SEIZING SPACE

by Serge Fauchereau

Great art has never taken exceptional subjects as a pretext, nor has it ever taken pleasure in the search for the extraordinary: Velázquez's Venus and mirror is simply a woman lying on a bed, and Verrocchio's Colleone is a man on horseback; Monet's Water lilies show a stretch of water with the plants floating on the surface, and Kandinsky's finest works are a series of geometric figures and lines...The artists who have aimed higher than the desire to momentarily surprise a few fools know that art is to be found in a common place where everyone can find themselves, all the more so if they are public works.

For some years now, whatever the particular form of artistic expression he has employed, Riera i Aragó has chosen a few elemental figures which he does not tire of conjugating for our greater pleasure, the main ones being the aeroplane, the airship, the submarine, the boat and the bow. In his hands, they have become tranquil timeless signs, quite the opposite of the futurist machines which glorified speed and progress. They form part of those imaginary machines of childhood, of that residue that remains within us of the child we once were: toys, sometimes disproportionate toys but in any case simple, essential ones.

(This is a common experience to all of us when we were ten or twelve or so: "Lets make bows", said Johnny. The little one and I prepared the arrows. Meanwhile, Susan draped some sheets over the bench of stone blocks to make the ship. Everything was soon in place so that we could all sail off to explore the Orinoco and the Amazon, and perhaps even meet Captain Nemo.)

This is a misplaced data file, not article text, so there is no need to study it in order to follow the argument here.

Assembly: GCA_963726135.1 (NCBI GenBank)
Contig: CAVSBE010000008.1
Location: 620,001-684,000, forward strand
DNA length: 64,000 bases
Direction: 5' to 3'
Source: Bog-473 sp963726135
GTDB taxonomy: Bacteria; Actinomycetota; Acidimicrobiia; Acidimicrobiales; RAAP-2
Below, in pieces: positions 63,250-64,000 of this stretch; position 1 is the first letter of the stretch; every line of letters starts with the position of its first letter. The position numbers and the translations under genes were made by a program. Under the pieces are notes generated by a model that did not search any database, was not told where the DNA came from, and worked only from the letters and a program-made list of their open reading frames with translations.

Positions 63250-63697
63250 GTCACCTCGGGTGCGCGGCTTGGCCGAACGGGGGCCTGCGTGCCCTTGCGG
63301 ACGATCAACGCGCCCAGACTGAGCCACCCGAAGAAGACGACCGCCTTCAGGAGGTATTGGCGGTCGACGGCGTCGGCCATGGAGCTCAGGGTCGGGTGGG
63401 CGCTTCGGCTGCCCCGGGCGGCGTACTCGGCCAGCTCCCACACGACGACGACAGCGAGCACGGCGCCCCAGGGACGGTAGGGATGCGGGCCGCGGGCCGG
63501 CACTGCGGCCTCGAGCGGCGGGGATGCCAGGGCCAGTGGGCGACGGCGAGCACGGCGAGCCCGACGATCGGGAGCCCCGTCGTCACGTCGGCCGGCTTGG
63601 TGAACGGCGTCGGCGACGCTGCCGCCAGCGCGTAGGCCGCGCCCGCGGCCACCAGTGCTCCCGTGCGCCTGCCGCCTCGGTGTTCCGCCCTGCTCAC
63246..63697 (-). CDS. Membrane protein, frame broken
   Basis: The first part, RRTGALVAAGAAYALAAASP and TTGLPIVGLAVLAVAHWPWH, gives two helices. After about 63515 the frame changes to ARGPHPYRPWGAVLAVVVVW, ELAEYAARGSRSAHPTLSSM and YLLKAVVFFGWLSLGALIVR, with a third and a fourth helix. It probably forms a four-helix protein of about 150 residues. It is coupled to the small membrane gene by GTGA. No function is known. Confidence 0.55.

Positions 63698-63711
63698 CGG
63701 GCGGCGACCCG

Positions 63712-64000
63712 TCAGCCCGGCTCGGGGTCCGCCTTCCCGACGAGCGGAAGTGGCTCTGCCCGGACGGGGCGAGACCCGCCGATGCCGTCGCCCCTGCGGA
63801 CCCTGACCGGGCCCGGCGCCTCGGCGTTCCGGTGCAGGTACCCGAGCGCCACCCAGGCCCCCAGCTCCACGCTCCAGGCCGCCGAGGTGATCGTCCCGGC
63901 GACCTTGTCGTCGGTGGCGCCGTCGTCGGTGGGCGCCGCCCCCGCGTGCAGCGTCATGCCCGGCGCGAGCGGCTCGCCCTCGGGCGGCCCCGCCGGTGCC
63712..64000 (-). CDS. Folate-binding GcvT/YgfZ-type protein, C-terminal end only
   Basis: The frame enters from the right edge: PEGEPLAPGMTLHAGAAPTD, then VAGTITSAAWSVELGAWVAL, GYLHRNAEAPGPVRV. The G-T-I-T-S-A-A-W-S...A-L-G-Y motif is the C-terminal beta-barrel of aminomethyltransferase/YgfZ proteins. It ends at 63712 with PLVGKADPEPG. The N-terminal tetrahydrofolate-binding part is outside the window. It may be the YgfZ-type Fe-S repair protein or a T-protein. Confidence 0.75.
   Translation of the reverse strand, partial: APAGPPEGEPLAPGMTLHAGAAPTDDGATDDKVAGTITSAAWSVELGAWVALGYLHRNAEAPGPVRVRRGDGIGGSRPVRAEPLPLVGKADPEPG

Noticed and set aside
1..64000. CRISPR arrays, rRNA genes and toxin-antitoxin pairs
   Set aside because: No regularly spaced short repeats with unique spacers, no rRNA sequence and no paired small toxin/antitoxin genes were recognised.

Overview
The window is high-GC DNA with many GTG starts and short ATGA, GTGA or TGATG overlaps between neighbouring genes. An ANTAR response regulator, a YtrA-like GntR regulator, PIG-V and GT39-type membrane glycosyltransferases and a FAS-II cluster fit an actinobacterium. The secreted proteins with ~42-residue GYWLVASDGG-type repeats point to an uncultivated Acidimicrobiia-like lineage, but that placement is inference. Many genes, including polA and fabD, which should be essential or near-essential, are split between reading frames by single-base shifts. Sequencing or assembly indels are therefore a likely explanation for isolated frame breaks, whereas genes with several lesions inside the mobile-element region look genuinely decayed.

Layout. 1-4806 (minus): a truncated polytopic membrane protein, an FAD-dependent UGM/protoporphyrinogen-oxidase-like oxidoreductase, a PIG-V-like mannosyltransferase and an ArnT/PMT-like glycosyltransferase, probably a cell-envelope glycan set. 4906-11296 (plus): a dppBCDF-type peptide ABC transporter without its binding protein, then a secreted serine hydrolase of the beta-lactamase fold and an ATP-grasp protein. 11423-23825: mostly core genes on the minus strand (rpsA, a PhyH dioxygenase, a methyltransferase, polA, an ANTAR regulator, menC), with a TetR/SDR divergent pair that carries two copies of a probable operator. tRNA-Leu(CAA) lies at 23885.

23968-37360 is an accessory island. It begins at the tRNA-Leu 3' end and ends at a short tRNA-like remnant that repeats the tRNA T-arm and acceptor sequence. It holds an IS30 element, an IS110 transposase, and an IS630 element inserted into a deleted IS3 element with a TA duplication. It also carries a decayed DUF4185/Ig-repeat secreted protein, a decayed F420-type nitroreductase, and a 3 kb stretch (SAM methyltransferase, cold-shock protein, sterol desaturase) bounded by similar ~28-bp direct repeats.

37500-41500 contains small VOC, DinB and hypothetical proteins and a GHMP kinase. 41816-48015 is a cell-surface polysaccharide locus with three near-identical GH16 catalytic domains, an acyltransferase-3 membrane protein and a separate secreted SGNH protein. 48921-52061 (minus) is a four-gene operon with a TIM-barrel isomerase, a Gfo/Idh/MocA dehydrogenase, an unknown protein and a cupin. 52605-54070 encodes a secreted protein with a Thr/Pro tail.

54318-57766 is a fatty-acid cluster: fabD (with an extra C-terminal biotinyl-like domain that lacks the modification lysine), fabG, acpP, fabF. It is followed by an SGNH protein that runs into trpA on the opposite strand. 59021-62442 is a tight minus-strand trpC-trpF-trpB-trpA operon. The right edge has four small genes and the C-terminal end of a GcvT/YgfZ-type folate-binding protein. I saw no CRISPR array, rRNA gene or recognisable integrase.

Realism? What has realism got to do with anything when what we want is to give free rein to our dreams? A ship is an oblong form, and child and artist alike can decide whether it is made out of stone or solid iron. An aeroplane is a propeller at one end of a stick (though the stick can also become a bow) and even if the propeller doesn't turn, it is still an aeroplane. Look how the Gran Avió d'hèlice blava (Big aeroplane with blue propeller) or the Gran Avió d'hèlice groga (Big aeroplane with yellow propeller) take off. Slowly and surely. At stand-still on its wide-set wheels, the Avió Naijo (Naijo aeroplane) in Japan retains its great mechanical form at rest amidst the wooded mountain slopes. And if the Gran Avió groc (Big yellow aeroplane) of Figures has no wheels, no doubt it is because it has taken off and is flying like an arrow over the ground and our houses. Taking its time. There is also a masterwork, the Submarí soterrat (Underground submarine) of Barcelona, which is emerging from the ground. Sometimes the artist shows his works together; such as in the bas-reliefs of Les Rambles and at the Universitat Pompeu Fabra in Barcelona; the airship, the submarine, the bow, the anthropomorphic aeroplane standing upright in a boat. In his monumental three-dimensional works, he generally prefers to isolate each subject: the larger it is, the simpler he wants it to be; it has only to conserve its essence to remain, to resist with all its horizontal lines, curves and vertical lines, the grain and colors that are set against the city and its architectures, against the great natural forces that are the sea, the trees and the rocks.